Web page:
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In the early hours of the morning of the 6th June 1944, C-47 aircraft 42-101025, serial number 54 of the 301st Troop Carrier Squadron, 441st Troop Carrier Group left Merryfield airfield in Somerset, England and was making its way in tight formation with other troop carriers across the English Channel to Normandy, France. On board were a crew of four and a passenger load of 18 paratroopers of the 2nd Battalion 501st Parachute Infantry Regiment plus equipment (wire, ammunition, and rafts) heading for drop zone D in Normandy France.

Born:                             19 March 1920

Enlistment date:           

Deployments:                Europe

Units:                             301st Troop carrier Squadron, 441st Troop carrier Group, 50th Troop Carrier Wing, 9th Air Force

Rank:                            1st Lieutenant

Specialisations:             Pilot

Qualifications:             

Decorations:                  Air Medal, Purple Heart

Deceased:                      06 June 1944  KIA Normandy       

Other Information:        Eugene joined the 301st Troop Carrier Squadron on October 18th 1943 at Sedalia Field from the 89th Troop Carrier Group at Bergstrom Field, Texas.  He was a graduate of the University of Arkansas and was commissioned ion the ground forces in 1942. He trained with the 301st TCS at Pope Field and Camp Mackall before deploying overseas to England via the southern route, flying his C-47.  He was nick-named  “Sack” and was noted in the squadron for his habit of picking up stray tree tops in the filter screens of his plane. He flew formation as close as the paint on the tail and once lost a landing light in a formation buzz. Gene insisted he had hit a large bird. The Operations Officer scooped a handful of leaves and twigs from the leading edge. He then admitted the bird had been sitting when hit.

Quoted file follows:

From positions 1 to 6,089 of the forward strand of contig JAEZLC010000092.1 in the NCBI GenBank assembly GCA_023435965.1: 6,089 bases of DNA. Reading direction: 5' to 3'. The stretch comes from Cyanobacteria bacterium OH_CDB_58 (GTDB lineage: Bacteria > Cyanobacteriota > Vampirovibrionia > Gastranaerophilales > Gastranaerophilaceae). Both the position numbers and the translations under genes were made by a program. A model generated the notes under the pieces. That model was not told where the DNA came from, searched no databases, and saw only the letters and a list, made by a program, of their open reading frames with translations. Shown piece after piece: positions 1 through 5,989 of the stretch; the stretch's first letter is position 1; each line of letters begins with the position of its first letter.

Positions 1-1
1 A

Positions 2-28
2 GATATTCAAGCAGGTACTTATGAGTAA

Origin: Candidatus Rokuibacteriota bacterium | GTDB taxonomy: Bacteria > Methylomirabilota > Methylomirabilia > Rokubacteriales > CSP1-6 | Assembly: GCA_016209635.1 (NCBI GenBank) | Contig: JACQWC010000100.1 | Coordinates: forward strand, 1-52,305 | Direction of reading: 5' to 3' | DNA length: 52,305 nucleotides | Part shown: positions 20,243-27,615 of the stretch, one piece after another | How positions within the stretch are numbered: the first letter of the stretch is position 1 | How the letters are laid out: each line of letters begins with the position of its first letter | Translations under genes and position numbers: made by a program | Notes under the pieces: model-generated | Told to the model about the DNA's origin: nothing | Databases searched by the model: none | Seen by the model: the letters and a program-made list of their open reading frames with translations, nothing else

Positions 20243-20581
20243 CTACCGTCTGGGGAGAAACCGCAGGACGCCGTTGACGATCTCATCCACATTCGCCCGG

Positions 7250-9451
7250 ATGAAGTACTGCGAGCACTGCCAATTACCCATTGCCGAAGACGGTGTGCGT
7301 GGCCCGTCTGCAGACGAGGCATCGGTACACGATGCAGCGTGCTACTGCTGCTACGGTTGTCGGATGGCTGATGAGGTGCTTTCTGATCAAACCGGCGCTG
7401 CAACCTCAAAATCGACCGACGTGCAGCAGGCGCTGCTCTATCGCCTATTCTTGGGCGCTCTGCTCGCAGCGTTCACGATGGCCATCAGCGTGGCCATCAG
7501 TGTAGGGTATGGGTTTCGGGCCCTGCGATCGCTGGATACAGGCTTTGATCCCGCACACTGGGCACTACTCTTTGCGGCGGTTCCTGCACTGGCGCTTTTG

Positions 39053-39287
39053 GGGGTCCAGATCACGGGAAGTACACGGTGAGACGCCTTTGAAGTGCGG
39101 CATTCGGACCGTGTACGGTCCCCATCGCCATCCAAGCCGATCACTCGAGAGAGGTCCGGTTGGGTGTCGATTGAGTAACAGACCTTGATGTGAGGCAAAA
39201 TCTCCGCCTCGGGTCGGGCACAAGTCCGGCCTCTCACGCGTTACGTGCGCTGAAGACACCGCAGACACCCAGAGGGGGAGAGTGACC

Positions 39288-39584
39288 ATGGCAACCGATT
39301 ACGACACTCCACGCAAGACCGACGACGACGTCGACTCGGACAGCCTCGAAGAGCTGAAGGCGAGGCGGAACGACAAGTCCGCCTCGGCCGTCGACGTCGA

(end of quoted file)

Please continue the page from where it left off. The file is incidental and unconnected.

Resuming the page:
In the early hours of the morning of the 6th June 1944, C-47 aircraft 42-101025, serial number 54 of the 301st Troop Carrier Squadron, 441st Troop Carrier Group left Merryfield airfield in Somerset, England and was making its way in tight formation with other troop carriers across the English Channel to Normandy, France. On board were a crew of four and a passenger load of 18 paratroopers of the 2nd Battalion 501st Parachute Infantry Regiment plus equipment (wire, ammunition, and rafts) heading for drop zone D in Normandy France.